Facebook Exec Claims Business Model ‘Under Assault’ by Apple Privacy Update

WASHINGTON, DC - OCTOBER 23: With an image of himself on a screen in the background, Facebook co-founder and CEO Mark Zuckerberg testifies before the House Financial Services Committee in the Rayburn House Office Building on Capitol Hill October 23, 2019 in Washington, DC. Zuckerberg testified about Facebook's proposed cryptocurrency …
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Facebook Chief Revenue Officer David Fischer claimed this week that the company’s revenue model is “under assault” after Apple announced changes that will limit the data that companies like Facebook can collect from smartphone users. The new feature, which will be built into a future update of iOS, will offer users the option to block tracking when opening an application.

According to a report by CNBC, Facebook executive David Fischer is panicking over a new privacy feature that will be made available to iPhone users in the future that will limit the data collected by companies in order to serve targeted advertisements.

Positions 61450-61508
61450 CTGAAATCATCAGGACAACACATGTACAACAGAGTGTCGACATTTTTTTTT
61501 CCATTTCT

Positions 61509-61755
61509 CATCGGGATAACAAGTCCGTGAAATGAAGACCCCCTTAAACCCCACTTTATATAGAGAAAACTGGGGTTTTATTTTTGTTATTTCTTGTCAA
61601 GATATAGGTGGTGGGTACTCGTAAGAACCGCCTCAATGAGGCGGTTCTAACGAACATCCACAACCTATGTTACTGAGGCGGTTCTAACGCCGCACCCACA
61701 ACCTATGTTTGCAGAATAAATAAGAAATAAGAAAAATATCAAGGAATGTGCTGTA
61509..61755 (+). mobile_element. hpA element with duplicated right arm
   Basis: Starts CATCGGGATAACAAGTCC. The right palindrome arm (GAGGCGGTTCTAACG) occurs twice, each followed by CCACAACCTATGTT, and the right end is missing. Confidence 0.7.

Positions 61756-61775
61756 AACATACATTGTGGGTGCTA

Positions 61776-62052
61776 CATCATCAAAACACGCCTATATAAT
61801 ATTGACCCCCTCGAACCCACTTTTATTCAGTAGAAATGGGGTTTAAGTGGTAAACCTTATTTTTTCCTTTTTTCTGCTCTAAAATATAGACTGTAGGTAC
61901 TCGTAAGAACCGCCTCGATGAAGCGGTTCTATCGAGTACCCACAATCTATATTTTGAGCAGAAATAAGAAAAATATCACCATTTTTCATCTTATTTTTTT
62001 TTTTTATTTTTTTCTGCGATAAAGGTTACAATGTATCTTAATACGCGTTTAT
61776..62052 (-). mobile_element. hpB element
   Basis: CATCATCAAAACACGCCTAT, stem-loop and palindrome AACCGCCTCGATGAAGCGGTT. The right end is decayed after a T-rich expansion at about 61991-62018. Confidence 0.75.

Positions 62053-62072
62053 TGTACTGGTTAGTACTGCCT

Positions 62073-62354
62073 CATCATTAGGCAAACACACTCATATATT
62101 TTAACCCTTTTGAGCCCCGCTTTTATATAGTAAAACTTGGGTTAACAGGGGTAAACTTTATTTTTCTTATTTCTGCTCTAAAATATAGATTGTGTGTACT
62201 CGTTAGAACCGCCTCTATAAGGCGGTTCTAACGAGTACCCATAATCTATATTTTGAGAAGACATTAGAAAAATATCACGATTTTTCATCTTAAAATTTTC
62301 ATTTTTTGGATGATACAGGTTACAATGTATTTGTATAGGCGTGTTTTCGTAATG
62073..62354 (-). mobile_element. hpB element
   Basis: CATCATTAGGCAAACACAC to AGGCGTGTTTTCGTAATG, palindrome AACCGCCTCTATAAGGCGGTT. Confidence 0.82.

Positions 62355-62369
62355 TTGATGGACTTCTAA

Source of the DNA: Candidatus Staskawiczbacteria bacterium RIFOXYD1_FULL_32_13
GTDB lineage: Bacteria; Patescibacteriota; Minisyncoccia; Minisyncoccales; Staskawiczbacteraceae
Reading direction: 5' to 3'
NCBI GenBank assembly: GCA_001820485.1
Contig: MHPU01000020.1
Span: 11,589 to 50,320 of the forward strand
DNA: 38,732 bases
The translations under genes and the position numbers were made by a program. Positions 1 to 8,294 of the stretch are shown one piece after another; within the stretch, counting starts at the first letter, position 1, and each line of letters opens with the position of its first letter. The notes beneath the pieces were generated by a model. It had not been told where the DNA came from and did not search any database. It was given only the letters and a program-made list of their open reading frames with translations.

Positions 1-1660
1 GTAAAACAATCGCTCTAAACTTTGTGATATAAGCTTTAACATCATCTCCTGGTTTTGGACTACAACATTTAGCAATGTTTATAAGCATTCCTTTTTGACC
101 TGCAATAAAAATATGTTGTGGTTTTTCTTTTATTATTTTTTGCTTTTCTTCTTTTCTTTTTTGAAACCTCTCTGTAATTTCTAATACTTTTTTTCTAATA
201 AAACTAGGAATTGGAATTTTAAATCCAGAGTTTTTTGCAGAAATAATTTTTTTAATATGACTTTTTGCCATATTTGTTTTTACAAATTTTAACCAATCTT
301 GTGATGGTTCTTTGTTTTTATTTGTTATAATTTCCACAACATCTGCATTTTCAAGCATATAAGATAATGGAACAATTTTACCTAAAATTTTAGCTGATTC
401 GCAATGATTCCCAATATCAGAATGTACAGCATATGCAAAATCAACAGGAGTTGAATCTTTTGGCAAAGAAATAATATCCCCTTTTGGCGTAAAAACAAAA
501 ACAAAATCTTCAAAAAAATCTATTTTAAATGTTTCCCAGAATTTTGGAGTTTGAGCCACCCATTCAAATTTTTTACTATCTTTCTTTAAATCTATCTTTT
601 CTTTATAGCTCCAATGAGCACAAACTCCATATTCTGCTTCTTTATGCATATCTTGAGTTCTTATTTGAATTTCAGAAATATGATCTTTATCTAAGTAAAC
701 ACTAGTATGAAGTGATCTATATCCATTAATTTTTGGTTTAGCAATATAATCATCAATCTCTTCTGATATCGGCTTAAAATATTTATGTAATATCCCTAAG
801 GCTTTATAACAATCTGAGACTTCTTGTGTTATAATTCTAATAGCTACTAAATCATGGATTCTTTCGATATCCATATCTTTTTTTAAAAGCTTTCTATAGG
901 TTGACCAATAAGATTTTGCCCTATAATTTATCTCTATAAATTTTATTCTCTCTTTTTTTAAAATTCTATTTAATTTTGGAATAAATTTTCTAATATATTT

When the feature is fully implemented in iPhones, social media companies like Facebook will have to scramble to open up other revenue streams as it may become impossible to serve private users with targeted advertisements.

Facebook Chief Revenue Officer David Fischer claims that the company’s revenue model is threatened by the new changes. “The economic model that not just we at Facebook but so many businesses rely on, this model is worth preserving, one that makes content freely available, and the business that makes it run and hum, is via advertising,” Fischer said.

“And right now, frankly, some of that is under assault, that the very tools that entrepreneurs, that businesses are relying on right now are being threatened. To me, the changes that Apple has proposed, pretty sweeping changes, are going to hurt developers and businesses the most,” Fischer added.

Fischer suggested that Apple is imposing its business philosophy on other companies by offering the new privacy feature to iPhone owners. He suggested that Facebook may have to charge users for access to the platform if they are unable to serve advertisements.

“I don’t think it’s appropriate to then dictate that has to be other business models,” Fischer finished. “And the one that we believe is so valuable, one that relies on advertising, in our case, personalized ads, to enable free products, enable businesses to launch and grow and thrive, we’re going to defend that. And we think it really important that not just we but our industry does that.”

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